The Lawn Chair Kings have been a band for 20 years. That’s twice as long as The Beatles were together, 17½ years longer than the Sex Pistols and they’re catching up to The Ramones, who called it quits after 22. In that time, they’ve played every venue in town along with every KDUR Cover Night, and dropped five full-length records, all while creating a genre that’s part punk rock, part garage rock, part country rock and all catchy – a sound self-described as “Suburban Rock” or “Western Garage.”
Over the years, their live shows have had plenty of oddball mishaps; early shows were not without overserved revelry resulting in people falling onto the stage while knocking out whatever is in their way, be it equipment or other people. There were also the stage props, which included plastic pink flamingos, static-screened televisions and folding lawn chairs that eventually met their demise by overserved revelry. Montezuma County shows have included a little harmless knuckling as well, with the punching out of band member Dan Leek’s truck window, an incident where the police informed the bass player of the destruction mid-song.
As the years have rolled by, show behavior has mellowed while the music continues to be as quirky and rocking as ever. Their latest release, “Before It All,” has all of the Lawn Chair Kings’ trademarks, where subtle twang dances with click-clack punkabilly rhythms, and lyrical content addresses myriad issues, from broken hearts to bullfights and invasive water creatures. While still a very much DIY effort, it’s only the second time the band has left the confines of their own headquarters to record, saddling up to Scooters Place to make it happen. The first time was when they recorded their debut, in the same space where Scooters Place is, but back then it was Eagle Sound run by Doug Eagle.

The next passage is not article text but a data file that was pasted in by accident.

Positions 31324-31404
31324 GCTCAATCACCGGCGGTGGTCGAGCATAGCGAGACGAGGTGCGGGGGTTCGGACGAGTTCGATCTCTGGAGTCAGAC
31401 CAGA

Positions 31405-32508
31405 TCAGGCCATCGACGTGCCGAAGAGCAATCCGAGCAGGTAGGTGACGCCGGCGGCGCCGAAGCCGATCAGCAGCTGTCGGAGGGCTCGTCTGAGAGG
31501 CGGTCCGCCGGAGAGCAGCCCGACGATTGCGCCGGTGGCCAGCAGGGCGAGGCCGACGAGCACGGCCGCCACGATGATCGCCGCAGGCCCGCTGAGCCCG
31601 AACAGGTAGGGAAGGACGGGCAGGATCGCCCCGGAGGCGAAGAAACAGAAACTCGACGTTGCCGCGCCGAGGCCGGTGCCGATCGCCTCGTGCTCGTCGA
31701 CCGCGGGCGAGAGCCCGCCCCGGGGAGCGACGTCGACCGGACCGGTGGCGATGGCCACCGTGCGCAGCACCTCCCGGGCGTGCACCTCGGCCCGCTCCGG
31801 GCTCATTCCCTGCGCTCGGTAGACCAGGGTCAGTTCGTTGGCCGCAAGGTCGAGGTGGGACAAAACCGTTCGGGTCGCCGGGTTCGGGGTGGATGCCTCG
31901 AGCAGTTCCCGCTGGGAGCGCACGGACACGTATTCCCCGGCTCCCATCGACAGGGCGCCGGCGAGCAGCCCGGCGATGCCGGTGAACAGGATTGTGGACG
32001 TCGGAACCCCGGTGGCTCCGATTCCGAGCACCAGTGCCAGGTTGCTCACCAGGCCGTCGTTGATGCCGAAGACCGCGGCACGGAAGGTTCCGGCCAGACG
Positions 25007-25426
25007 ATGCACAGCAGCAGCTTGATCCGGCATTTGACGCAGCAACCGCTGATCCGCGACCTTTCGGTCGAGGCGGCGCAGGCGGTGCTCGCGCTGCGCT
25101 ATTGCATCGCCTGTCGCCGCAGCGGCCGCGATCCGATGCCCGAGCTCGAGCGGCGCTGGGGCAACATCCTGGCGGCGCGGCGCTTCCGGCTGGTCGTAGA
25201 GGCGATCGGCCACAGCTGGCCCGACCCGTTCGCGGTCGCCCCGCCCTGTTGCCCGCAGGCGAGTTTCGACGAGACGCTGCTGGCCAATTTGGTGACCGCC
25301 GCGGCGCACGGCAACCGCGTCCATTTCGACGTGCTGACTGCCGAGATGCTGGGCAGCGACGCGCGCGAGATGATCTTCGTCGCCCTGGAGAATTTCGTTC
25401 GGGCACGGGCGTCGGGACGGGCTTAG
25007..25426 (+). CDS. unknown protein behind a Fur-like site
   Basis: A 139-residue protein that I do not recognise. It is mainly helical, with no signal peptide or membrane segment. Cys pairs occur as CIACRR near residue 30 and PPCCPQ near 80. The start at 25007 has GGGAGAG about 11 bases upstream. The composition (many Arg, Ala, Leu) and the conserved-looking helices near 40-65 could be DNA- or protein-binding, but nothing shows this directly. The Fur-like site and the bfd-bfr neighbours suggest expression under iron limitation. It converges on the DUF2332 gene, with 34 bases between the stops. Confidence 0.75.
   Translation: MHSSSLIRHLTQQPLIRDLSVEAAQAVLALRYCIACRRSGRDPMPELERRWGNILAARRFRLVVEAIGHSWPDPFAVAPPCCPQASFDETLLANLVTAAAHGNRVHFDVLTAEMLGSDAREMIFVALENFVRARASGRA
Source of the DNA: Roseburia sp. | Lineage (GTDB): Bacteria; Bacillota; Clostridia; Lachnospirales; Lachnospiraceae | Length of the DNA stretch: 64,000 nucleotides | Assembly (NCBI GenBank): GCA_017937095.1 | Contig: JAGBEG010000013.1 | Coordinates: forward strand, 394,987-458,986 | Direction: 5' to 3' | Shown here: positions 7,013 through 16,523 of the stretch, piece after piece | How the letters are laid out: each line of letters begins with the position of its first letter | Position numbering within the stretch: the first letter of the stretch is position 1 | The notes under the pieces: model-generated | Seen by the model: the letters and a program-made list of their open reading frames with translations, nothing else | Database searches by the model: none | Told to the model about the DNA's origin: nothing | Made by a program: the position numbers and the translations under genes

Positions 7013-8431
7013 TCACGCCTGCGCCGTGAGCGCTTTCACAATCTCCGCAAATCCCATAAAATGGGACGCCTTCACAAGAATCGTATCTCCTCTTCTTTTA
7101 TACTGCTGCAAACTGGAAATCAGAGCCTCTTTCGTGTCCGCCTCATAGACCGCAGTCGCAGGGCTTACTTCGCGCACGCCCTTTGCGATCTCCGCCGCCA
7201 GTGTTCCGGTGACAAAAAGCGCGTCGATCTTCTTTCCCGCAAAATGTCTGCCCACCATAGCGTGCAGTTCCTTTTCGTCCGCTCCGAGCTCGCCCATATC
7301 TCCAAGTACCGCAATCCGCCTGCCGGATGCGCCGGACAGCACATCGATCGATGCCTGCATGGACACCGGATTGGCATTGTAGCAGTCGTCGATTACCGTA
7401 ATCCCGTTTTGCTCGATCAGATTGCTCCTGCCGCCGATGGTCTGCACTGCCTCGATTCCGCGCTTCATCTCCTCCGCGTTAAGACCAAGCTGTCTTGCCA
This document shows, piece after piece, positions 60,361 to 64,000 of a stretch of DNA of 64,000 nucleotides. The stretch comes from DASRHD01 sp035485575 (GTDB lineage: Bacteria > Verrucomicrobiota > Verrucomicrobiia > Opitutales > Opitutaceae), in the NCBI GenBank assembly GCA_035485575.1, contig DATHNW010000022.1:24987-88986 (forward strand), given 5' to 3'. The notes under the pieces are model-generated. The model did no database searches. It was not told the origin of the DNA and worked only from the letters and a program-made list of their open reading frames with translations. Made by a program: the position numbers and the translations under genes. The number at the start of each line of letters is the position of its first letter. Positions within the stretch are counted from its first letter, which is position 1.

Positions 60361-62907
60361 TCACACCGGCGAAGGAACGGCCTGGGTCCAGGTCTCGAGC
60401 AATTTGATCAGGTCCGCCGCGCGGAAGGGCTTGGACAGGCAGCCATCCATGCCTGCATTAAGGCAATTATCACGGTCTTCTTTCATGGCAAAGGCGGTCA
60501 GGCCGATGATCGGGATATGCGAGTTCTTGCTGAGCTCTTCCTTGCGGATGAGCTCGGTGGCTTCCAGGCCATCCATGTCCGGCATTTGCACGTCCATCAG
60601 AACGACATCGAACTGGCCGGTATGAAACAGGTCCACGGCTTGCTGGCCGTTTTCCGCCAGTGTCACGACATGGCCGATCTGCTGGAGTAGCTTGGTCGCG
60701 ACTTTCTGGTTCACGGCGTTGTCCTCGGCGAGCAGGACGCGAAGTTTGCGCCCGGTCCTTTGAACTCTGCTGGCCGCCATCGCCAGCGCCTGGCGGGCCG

“So in a sense, it’s like we’re kind of getting back to our roots,” said guitar player and vocalist Erik Nordstrom. “It’s a great Durango studio, but this time with Scooter at the helm.”
The band hasn’t been without its changes over the years. They’ve gone through a handful of drummers and second guitar players, while also existing as a trio, quartet and, for a brief moment, quintet. The current lineup includes founding members Nordstrom and bass player Leek; drummer, guitar and mandolin player Pat Dressen; and the newest member Justin Richert, who will play guitar, drums and lap steel.
This latest recording caught guitar player and banjo player Hap Purcell on his way out of the band, but not before laying down aggressive banjo to a number of tracks, standouts being “Food Fight At The Golden Corral” and “Hell Fish.”
“He’s quite a musician and added a lot of flavor to this album,” Leek said. “It was really fun to watch his banjo playing evolve into this really cool, rock banjo styling.”
But its not all rock banjo. A cut like “Saddle” digs into slacker-country, “New Clothes” has a new-wave vibe and “Runaway Truck” has a cowpunk shuffle; they’re a band that connects the dots between Buck Owens and Camper Van Beethoven.
Titling the album “Before It All” can coincidentally be applied to what life was like before March 2020. They don’t wear politics on their sleeve, but these days, and in this created climate heated from the top, politics are everywhere. Nordstrom, however, remains an optimist.
“It’s kind of interesting with the theme of the album too, there’s a post-apocalyptic tone. It might have been somewhat intentional,” he said. “I didn’t anticipate the pandemic, but I do think its sort of fitting, the theme ‘before it all.’ I don’t know that song I was feeling a little bit dark about everything, the country and where we were going, but I do think we’ll return to some better days.”
In 2021, The Lawn Chair Kings will also release a live album, recorded earlier in 2020 at The Sunflower Theatre in Cortez.
Bryant Liggett is a freelance writer and KDUR station manager. Reach him at email@example.com.